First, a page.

Intereting Posts

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Inequality of numerical integration $\int _0^\infty x^{-x}\,dx$.
Probability mean is less than 5 given that poisson distribution states it is 6
Why does the diophantine equation $x^2+x+1=7^y$ have no integer solutions?
Finding the basis of $\mathfrak{so}(2,2)$ (Lie-Algebra of $SO(2,2)$)
How to Evaluate $ \int \! \frac{dx}{1+2\cos x} $ ?
Proof by induction that $\sum\limits_{k=1}^n \frac{1}{3^k}$ converges to $\frac{1}{2}$
What should an amateur do with a proof of an open problem?
proving $ (A \rightarrow B \vee C )\rightarrow((A\rightarrow B) \vee (A\rightarrow C))$
Prove that $\mathbb{|Q| = |Q\times Q|}$
Green's first and second identities
Understanding the Definition of a Differential Form of Degree $k$
Tricky inequality no avail to AM-GM
Creating unusual probabilities with a single dice, using the minimal number of expected rolls
How to prove tr AB = tr BA?

I’m just a beginner of differential geometry, so please forgive me if this is nothing but a silly question or I’m making a critical conceptual mistake.

Let $\mathrm{I\!I}(X, Y)$ be the second fundamental form on an embedded $n$-manifold in the $(n+1)$-dimensional Euclidean space. Then the mean curvature $H$ is defined as the trace of $\mathrm{I\!I}( \cdot, \cdot)$ divided by $n$. But my question arises here. What does the trace of a bilinear form means, especially in the sense of a tensor field on a coordinate chart? Of course, considering $\mathrm{I\!I}(\xi^i g_i, \eta^j g_j) = \mathrm{I\!I}(g_i, g_j) \xi^i \eta_j$ gives us a matrix representation $h_{ij} = \mathrm{I\!I}(g_i, g_j)$ with respect to the contravariant basis. But if we take $H$ as a mere trace of this matrix $(h_{ij})$, we only have a quantity that is not invariant under the change of coordinate, which seems obviously undesirable. I know that I have trouble understanding the nature of $\mathrm{I\!I}( \cdot, \cdot)$, since the correct answer would be $(1/n)h_{i}^{i}$, where $h_{i}^{j} = h_{il}g^{lj}$. Is there any generous soul who can help me out from this conceptual messup?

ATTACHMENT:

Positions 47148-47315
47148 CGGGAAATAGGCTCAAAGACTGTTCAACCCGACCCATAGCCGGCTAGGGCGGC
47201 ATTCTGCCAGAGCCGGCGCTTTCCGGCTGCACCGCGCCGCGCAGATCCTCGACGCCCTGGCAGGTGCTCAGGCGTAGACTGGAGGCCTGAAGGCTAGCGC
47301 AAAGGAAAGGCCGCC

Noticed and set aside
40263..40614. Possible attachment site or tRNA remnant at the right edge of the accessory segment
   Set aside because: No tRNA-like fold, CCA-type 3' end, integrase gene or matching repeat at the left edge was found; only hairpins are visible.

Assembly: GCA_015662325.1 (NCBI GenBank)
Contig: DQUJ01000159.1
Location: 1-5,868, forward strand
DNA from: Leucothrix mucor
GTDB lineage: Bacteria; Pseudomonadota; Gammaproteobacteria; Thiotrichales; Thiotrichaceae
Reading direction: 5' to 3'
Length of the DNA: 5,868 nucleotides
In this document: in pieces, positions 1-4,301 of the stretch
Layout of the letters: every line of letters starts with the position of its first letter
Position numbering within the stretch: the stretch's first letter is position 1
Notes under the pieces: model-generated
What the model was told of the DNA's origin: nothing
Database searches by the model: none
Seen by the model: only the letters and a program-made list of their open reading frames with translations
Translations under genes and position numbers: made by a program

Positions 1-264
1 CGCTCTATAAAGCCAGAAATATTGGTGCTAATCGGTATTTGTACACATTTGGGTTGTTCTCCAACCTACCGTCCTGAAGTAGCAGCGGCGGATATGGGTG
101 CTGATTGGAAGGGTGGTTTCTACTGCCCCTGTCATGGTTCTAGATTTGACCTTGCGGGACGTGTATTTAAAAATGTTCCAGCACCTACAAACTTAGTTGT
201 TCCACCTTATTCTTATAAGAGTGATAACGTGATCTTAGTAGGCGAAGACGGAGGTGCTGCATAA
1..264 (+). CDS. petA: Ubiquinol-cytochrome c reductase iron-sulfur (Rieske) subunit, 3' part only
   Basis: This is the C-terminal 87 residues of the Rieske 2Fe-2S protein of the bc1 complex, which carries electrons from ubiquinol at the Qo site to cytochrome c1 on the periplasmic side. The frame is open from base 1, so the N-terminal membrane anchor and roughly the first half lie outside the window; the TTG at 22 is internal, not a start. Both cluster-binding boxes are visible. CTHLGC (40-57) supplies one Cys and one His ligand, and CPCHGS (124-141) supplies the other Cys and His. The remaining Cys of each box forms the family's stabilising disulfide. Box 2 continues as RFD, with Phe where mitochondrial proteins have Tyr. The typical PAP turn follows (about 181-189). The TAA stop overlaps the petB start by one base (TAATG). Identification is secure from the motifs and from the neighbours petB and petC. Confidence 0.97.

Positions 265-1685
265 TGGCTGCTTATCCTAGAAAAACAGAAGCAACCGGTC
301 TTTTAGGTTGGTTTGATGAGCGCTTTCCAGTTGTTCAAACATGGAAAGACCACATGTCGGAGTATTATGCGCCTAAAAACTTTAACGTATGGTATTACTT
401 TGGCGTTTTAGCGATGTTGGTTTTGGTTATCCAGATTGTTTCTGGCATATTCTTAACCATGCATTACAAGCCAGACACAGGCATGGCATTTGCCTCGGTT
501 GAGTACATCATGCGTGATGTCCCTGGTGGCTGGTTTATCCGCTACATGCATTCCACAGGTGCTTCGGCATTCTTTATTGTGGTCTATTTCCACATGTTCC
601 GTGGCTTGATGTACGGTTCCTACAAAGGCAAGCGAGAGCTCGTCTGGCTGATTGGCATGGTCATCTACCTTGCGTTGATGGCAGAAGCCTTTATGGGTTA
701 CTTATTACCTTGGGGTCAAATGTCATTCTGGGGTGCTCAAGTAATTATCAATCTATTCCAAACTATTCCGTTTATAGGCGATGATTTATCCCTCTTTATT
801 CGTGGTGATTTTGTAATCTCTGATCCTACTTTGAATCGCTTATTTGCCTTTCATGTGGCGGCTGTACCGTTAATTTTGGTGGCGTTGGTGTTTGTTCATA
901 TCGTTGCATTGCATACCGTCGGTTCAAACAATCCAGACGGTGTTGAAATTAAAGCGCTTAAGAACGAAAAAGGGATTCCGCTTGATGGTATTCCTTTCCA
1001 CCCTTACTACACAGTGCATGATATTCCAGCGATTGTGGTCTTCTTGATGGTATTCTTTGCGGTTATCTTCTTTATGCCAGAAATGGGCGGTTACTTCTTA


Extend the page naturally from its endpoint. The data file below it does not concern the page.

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This is a purely local issue. Let $V$ be a finite-dimensional real inner product space with inner product $\langle -, – \rangle$. Then endomorphisms $T : V \to V$ can be naturally identified with bilinear forms on $V$ via the identification $T \mapsto \langle -, T(-) \rangle$. The inverse identification exists thanks to the “Riesz representation theorem” (trivial in this setting). In particular, the trace of a bilinear form can be identified with the trace of the corresponding endomorphism, and so is well-defined up to *orthogonal* change of coordinates.

Another way of saying this is as follows. You are correct that bilinear forms $V \times V \to \mathbb{R}$ don’t have a well-defined notion of trace for $V$ only a real vector space; what has a well-defined notion of trace is an endomorphism $V \to V$, and this is because we can identify endomorphisms with elements of $V \otimes V^{\ast}$, and the dual pairing gives a distinguished map $V \otimes V^{\ast} \to \mathbb{R}$. Because one does not need to make any choices to define this map, it is automatically invariant under change of coordinates.

Bilinear forms, on the other hand, are elements of $V^{\ast} \otimes V^{\ast}$, and no analogue of the dual pairing exists here in general. However, if $V$ is an inner product space, the inner product gives a distinguished isomorphism $V \simeq V^{\ast}$ sending $v \in V$ to $\langle -, v \rangle$ and then the identification above is possible.

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